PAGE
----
I believe anyone can become a better writer. As a writing instructor at Washington State University, I begin the first day of class, every semester, by sharing this belief with my students. In my opinion, this is a belief anyone who is in the business of writing instruction must cling to. Without it, the teaching of writing is, at best, a bleak activity with little to no hope of improvement or success.
Specifically, I teach introductory composition. We call it English 101 here at Washington State. English 101 is a baseline writing class designed to teach students the ins and outs of academic writing. It’s a difficult class to teach, for two reasons. One, students have to take it, which means many of them enroll grudgingly, against their wills. Two – and this is the reason I’d like to focus on – students tend to believe that writers are born, not made.
This belief – that writers are born, not made – is circulated widely. In my experience, lots of people, especially students, view writing as an elite activity reserved for the “naturally endowed” or the “naturally eloquent.” In other words, if it doesn’t come easy, it’s not for you.
I begin my work in the classroom, then, by telling my students that writing never comes easy. I tell them writers are made, not born, that writing, especially academic writing, is a skill developed through diligence and motivated by hope. “We learn to write by writing,” I tell them, “and practice makes perfect.” Familiar, worn-out, corny-sounding bromides, I realize, but true nonetheless.
A student two semesters back comes to mind. Her name was Margie. Studious and friendly, Margie was a math major who entered my class without a shred of confidence when it came to writing. She liked crunching numbers, not penning sentences. After my customary practice-makes-perfect spiel, she approached me afterwards to express her incredulity. I told her to hope, and to work hard.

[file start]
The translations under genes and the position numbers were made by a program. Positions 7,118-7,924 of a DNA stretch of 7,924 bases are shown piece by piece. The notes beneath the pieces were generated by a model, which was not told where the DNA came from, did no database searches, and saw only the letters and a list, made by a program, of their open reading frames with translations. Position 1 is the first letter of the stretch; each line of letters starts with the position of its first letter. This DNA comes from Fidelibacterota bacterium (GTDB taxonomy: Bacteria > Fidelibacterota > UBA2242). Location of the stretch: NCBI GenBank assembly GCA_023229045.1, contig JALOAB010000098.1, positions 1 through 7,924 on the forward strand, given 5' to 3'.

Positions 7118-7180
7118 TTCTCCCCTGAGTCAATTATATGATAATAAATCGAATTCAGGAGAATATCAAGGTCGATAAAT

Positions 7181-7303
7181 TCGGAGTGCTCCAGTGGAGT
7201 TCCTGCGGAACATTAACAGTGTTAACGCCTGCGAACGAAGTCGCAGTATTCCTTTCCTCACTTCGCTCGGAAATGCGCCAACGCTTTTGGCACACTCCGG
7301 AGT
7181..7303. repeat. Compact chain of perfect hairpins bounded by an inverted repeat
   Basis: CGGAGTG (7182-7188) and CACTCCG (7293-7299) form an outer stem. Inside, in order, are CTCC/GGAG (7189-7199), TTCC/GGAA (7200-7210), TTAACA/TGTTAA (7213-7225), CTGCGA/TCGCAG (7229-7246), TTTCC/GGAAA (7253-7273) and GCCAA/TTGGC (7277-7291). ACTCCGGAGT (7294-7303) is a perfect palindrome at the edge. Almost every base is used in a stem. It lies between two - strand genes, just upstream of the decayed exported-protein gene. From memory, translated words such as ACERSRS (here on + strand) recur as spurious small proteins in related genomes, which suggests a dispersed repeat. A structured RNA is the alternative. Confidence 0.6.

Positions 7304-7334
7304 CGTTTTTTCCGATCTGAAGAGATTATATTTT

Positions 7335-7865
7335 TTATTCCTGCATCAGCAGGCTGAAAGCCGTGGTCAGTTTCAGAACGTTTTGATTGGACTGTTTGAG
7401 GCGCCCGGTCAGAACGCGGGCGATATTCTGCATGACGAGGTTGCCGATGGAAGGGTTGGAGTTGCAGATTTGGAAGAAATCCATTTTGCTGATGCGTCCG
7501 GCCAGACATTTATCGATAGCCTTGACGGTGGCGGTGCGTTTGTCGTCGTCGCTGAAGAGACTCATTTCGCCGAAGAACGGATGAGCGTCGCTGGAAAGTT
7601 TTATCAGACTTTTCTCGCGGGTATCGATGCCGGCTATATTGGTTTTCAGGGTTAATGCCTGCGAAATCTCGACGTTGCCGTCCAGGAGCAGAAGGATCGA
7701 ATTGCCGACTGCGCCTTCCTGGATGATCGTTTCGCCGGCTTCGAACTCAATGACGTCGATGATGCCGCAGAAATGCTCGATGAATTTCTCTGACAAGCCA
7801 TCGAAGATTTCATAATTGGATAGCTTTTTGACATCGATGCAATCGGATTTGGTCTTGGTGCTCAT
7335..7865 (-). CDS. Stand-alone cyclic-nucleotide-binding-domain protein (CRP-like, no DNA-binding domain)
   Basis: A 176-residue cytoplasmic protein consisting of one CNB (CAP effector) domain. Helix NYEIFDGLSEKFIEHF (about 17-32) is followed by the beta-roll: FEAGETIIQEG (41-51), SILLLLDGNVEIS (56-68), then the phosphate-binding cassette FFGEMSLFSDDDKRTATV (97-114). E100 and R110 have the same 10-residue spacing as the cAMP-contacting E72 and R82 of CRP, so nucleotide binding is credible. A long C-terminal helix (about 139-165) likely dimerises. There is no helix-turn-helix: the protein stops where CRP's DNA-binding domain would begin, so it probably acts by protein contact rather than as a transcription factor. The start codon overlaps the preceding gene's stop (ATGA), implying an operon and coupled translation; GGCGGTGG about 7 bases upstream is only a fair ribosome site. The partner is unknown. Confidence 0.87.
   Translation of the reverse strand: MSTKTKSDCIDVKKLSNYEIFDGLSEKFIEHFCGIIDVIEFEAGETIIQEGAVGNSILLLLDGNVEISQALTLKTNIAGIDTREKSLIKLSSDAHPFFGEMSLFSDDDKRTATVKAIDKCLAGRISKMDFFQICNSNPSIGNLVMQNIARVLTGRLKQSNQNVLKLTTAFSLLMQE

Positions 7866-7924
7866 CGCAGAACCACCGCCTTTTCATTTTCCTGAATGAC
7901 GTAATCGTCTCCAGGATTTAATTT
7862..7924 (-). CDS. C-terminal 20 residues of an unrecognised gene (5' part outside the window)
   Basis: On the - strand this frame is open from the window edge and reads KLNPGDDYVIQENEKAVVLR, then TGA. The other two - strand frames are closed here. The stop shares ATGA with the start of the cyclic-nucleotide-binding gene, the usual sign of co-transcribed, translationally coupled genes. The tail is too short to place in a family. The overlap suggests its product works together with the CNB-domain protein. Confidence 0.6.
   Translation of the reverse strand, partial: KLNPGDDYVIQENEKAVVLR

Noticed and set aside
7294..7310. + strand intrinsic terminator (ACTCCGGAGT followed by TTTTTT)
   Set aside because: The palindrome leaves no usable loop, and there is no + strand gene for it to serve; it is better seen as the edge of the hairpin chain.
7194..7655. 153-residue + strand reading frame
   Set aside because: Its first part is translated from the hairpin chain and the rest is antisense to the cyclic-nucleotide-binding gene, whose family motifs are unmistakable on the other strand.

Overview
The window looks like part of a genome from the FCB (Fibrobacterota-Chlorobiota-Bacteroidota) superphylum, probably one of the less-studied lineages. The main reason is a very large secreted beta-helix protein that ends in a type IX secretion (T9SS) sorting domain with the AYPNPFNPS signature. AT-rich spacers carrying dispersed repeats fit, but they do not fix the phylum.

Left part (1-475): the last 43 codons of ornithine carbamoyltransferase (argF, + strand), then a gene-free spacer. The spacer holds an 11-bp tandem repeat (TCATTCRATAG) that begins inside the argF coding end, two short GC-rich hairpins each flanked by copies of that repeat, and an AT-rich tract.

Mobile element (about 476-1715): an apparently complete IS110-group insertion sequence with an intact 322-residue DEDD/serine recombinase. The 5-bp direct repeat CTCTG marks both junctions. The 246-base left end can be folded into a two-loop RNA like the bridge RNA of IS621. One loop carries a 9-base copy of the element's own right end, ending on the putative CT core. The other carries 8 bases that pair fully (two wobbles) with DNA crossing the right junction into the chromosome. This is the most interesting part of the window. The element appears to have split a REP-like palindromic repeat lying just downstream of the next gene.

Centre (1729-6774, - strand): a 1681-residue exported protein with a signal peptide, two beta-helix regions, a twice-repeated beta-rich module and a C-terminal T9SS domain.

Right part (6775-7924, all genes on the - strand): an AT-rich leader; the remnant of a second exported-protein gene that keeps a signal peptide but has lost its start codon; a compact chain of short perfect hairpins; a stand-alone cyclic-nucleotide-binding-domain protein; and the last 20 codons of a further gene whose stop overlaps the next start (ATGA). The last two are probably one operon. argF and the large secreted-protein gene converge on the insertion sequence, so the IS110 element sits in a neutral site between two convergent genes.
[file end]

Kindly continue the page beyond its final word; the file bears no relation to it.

Margie did just that, hoped and worked hard; she completed every assignment, sought feedback, revised everything she wrote ad naseum. We celebrated little victories at first, a well-chosen signal verb or a smooth transition phrase. Slowly, her writing started to improve. By mid-semester she was writing cogent paragraphs; by the end of the semester, she turned in an enthusiastic, technically superb research paper on the representation of women in pop culture.
Margie, almost to the point of disbelief, was stunned by the development she had undergone as a writer in a single semester. I was stunned too. The last thing I remember her saying to me was, “I can’t believe it, I love writing.”
The moral? Margies are everywhere. I see fifty of them every semester, students who think they’re not cut out for writing, but through hope and hard work, can become better writers. My belief that anyone can write isn’t a piece of cheap optimism. It’s a little belief with big implications. It’s a belief that keeps me doing what I do.
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